Commentary: A Streetcar Named Desire

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Commentary on ‘A Streetcar Named Desire’

In the novel ‘A Streetcar Named Desire’ by Tennessee Williams, a scene that often catches the attention of readers is the poker scene. It begins when Blanche and Stella return from seeing a show too early, not wanting to have been a distraction or a nuisance while the men played poker. Stanley rudely dismisses the ladies making sure they know they aren’t welcome to join in, the tension escalates as does the banter and Stanley whacks Stella’s thigh to end the discussion. Mitch and Blanche then meet for the first time as he exits the bathroom and they are both immediately taken with each other. The poker games continues to progress and the ladies listen to the radio and gossip about the men, Stanley becomes unnecessarily agitated by the music and insists that they turn it off. Mitch then deals a hand and leaves to talk to Blanche, he offers a cigarette from a silver case, which he then continues on to explain the significance behind it, being from a girl whom he was once involved with that passed away. They continue to talk and Blanche explains how she was an English teacher and enjoyed her job even though the majority of her students didn’t retain much interest in the English curriculum.

Then, the real action begins to unfold; Blanche turns the radio back on, not aware of what her actions will lead up to. Stanley was already at his wits end by the first time he ordered the radio turned off and a second provocation would only lead to trouble. The music begins to play ‘Wein, Wein, nur du allein’ which translates to ‘Wine, Wine, and you alone’ giving the reader auditory imagery. I find this ironic, as I believe Blanche is an in denial alcoholic, perhaps the song suggests that the only think she can really rely on for comfort is alcohol. She then begins to dance, waltzing ‘with romantic hand gestures’, this gives proof of her aristocratic and privileged upbringing for few of lower standing would know how to waltz. As for the romantic hand gestures, Blanche is utilizing her means of coquettish seduction on Mitch (who seems all too happy to be at the receiving end to her tryst) as she desperately clings to the idea of a stable and supportive relationship with a husband (as well as a source of income and roof over her head).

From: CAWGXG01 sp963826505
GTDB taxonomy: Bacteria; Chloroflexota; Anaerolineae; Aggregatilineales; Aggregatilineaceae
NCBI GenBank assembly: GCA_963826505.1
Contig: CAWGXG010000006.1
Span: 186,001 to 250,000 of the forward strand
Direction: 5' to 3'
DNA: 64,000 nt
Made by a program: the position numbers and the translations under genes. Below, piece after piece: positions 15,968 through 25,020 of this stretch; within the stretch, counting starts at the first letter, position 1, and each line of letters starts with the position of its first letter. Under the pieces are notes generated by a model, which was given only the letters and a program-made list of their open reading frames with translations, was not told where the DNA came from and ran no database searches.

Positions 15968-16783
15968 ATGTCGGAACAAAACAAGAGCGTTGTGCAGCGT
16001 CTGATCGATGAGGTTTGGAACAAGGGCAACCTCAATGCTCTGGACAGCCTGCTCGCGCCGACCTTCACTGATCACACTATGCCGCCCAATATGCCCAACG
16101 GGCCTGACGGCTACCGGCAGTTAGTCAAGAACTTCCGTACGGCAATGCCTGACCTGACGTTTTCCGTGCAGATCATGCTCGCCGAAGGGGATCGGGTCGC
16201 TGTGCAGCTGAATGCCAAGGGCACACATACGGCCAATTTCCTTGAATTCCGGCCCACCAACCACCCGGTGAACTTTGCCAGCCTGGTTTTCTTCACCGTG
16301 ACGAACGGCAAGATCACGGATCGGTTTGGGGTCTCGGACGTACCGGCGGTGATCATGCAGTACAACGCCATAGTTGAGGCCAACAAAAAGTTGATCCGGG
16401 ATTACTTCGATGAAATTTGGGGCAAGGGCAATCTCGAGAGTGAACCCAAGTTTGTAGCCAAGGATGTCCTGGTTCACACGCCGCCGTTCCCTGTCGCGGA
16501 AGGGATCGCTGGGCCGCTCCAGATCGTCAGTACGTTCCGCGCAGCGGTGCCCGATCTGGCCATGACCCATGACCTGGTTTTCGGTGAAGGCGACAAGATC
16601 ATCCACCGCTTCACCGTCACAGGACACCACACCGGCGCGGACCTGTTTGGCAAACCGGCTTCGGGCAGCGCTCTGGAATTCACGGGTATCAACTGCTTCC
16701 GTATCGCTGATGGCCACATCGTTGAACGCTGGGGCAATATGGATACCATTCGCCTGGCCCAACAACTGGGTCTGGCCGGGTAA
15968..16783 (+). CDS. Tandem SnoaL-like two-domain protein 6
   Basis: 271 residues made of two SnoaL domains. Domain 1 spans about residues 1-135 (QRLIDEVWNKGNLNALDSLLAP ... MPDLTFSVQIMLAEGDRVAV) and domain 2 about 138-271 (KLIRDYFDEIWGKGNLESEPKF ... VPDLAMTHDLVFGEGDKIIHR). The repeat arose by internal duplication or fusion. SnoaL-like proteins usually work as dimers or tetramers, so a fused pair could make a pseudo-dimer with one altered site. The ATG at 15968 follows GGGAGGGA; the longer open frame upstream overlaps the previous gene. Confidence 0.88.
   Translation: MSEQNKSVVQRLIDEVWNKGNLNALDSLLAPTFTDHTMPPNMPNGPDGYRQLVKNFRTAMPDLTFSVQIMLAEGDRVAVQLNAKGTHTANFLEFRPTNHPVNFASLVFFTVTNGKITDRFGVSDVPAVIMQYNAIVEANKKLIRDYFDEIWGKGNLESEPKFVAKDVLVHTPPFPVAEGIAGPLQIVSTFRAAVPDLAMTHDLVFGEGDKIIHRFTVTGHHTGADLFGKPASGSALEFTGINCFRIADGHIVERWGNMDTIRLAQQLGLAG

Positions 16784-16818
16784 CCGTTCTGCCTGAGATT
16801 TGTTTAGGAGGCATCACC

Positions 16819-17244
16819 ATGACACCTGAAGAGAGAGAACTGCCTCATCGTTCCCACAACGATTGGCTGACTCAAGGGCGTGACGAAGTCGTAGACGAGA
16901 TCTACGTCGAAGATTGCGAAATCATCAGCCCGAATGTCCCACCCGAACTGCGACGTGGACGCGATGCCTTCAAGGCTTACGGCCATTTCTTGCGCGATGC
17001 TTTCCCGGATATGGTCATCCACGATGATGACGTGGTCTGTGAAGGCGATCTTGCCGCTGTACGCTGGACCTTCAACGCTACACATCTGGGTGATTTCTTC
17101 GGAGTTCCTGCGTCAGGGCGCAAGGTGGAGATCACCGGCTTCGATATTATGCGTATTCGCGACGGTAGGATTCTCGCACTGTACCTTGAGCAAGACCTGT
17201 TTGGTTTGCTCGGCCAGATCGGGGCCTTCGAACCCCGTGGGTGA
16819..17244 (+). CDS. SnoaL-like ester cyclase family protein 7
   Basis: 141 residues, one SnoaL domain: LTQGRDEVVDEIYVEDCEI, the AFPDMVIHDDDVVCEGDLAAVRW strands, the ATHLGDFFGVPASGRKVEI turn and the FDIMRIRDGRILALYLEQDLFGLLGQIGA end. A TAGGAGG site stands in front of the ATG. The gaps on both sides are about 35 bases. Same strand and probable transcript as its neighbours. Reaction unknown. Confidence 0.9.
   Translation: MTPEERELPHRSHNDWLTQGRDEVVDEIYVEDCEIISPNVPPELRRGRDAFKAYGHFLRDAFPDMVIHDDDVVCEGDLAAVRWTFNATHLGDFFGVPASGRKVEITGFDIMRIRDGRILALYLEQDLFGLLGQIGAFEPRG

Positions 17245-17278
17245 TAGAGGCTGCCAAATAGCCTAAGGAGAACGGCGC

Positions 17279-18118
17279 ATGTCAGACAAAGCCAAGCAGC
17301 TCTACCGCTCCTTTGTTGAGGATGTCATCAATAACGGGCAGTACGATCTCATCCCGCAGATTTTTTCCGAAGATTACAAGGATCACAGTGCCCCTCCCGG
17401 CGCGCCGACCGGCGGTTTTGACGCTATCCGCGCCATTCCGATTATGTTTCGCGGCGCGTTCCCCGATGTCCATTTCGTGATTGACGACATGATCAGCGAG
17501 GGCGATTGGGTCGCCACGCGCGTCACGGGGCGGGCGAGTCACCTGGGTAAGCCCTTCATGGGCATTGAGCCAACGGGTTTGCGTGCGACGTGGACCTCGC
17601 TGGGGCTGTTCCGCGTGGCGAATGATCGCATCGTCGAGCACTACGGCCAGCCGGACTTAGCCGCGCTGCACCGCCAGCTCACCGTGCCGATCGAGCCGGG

This course of action has Stanley very riled up, even more so then before. The first time I read this passage I believed his anger to be unwarranted and simply unnecessary, but by putting yourself in his shoes it is possible to visualize where he’s coming from. Stanley sees himself as a ‘manly man’ completely sure of himself and filled to the brim with testosterone. Now combine that with whiskey, more testosterone, a little friendly competition and the fact that he’s losing, it’s a disaster waiting to happen. Stanley prides himself on his authority and control of his friends, so when his winnings start to go south and he begins to loose face among them; something he prides himself upon. Its logical to say that his reaction will be harsh to any form of provocation using it as an outlet to his frustration and anger, no matter how unconscionable it was.

As Stanley reacts to the radio being played the visual imagery and his disposition becomes wild, animalistic and primal. He ‘stalks fiercely’ to the radio, snatches it up, shouts an oath and then throws it out the window. In my opinion Stanley gives off a strong sense of Neanderthal attitudes because his actions are so primal and savage. In the next line Stella even accuses him of being such stating ‘Drunk – drunk – animal thing, you!’ I think it is this accusation from Stella that makes Stanley snap, taking his anger and need for violence past the point of no return. Stella was the last string in his anger coming to be so severe, because after his friends winning more then he, taking some authority and control away form him, his wife then blatantly insulting him in front of his friends on top of that had...
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